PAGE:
It began with a Facebook message. Bloomington area sculptor Dale Enochs wanted to know if he could come to my studio and see my printmaking process. It is not often that an accomplished artist wants to see my studio. During our visit and subsequent conversations, I learned that Enochs was revitalizing an interest in printmaking that had started during college and graduate school, where he admits he was fascinated by tools and materials.
One of the things I did was sing the praises of linoleum. Unless you need the grain of the wood, linoleum is easier to carve than many types of wood and holds edges better than rubber. I gave Dale two square of linoleum to try out, and worried I had led him over to the dark side. A few months later, he gifted me with this diptych, entitled Dialogue. I shouldn’t have worried.
 
Two linocuts of silhouetted faces with energy running between them.
Dale Enochs. Dialogue. Linocut on paper. Ready for a frame and a place in my house!
Enochs has been a sculptor for many years, and his stone and metal creations grace many buildings, homes and outdoor sites throughout the world, and right in our town. His installation Elemental Indiana fills two giant walls in the ticketing area of the Indianapolis International Airport.

(more…)

Share

Another printmaker comes to town!

One of my New Year’s resolutions for my blog is to highlight artists that I enjoy — especially printmakers. February provides me with the opportunity to introduce you to James Hubbard, who will have an exhibit at the Ivy Tech John Waldron Arts Center in February in Bloomington Indiana. For those of you in Bloomington, you can meet James on Friday, February 7th from 5pm until 8pm.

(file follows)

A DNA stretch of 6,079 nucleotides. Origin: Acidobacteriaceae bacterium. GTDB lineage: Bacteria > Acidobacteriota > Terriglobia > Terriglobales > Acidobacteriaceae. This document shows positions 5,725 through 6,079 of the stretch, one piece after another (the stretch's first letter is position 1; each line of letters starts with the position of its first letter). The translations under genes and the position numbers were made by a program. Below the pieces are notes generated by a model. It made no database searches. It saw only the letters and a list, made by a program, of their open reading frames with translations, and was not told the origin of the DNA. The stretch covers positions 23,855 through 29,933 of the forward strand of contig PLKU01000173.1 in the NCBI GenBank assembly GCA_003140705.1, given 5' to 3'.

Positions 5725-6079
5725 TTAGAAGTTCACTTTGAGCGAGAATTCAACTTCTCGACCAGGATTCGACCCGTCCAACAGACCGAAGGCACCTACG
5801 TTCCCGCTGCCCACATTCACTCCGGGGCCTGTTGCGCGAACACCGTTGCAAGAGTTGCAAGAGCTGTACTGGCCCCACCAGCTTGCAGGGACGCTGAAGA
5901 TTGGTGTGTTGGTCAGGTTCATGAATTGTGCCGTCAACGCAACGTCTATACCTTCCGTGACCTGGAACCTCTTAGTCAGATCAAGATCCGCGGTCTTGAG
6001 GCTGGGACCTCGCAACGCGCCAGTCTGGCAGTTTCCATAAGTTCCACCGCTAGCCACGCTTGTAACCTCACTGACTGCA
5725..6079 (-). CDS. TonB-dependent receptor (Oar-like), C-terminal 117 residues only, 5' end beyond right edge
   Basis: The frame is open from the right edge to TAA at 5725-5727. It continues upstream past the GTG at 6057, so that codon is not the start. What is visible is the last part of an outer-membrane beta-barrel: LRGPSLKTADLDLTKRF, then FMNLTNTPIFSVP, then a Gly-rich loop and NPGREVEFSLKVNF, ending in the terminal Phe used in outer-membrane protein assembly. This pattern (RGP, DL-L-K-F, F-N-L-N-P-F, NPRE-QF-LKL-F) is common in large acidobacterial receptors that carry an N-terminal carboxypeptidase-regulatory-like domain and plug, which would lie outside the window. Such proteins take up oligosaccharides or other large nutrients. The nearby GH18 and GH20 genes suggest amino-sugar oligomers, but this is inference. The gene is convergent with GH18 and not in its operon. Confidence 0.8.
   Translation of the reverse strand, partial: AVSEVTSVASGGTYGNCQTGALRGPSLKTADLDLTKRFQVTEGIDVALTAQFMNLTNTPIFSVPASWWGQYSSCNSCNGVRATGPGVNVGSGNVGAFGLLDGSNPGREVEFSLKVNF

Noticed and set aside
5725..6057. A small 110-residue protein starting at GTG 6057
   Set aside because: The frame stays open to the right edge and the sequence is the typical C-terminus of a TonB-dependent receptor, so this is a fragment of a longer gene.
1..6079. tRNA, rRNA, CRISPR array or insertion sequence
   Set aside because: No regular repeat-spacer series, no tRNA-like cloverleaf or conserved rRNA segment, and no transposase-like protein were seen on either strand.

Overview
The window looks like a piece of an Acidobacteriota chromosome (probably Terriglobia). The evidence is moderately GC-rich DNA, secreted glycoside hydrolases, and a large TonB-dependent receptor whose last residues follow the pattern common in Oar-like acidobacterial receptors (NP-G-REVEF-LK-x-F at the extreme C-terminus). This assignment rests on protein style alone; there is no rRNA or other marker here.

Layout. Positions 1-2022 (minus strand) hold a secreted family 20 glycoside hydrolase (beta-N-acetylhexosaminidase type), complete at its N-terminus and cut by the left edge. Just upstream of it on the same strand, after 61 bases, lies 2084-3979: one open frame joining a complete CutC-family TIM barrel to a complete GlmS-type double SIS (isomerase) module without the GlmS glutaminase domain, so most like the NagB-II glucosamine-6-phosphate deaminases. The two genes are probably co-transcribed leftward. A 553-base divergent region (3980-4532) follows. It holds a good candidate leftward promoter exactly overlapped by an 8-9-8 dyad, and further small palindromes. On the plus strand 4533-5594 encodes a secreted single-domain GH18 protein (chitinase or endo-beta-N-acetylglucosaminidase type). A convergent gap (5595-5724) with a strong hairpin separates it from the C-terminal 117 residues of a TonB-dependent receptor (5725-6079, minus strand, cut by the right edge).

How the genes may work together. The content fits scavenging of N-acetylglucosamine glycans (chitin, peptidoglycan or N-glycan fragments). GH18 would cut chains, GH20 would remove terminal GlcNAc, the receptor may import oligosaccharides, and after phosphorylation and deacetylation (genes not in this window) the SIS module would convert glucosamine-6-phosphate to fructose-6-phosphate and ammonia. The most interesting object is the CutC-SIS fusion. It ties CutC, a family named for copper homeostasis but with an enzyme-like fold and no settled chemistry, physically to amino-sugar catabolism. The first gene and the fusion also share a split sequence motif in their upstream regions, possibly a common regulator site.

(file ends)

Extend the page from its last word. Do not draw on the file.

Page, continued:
James Hubbard, Mountain Contours Through Pines. Linoleum Print, 12 x 18in, 2013.

(more…)

Share

First Time in the Hall

I live in Midwestern basketball country. Although there have been years when the home team Hoosiers have not been a formidable opponent, Assembly Hall is always an intimidating place. It is a relatively small arena, with seats that rise to ridiculous, gravity-defying heights. We’ve only ever attended pre-season games, and I can imagine how these college kids from much smaller schools must feel.  Excited, overwhelmed, surrounded, inadequate, humbled, inspired.

Just about to enter the 808 Gallery…

(more…)

Share

Women provide the inspiration

“Free the Women Artists” cries a poster from The Guerrilla Girls.  The poster demands that the artistic work of women, now locked in museums’ storage areas, be released to see the light of day.

I’ve been metaphorically locked in my house for about two weeks, taking time off from my role as printmaker to put on my mothering and caregiving caps. Worry, lack of sleep and many hours watching almost all of the Harry Potter movies kept me from creating in my studio. With everyone recovered, I knew I needed some artistic refreshment.

(more…)

Share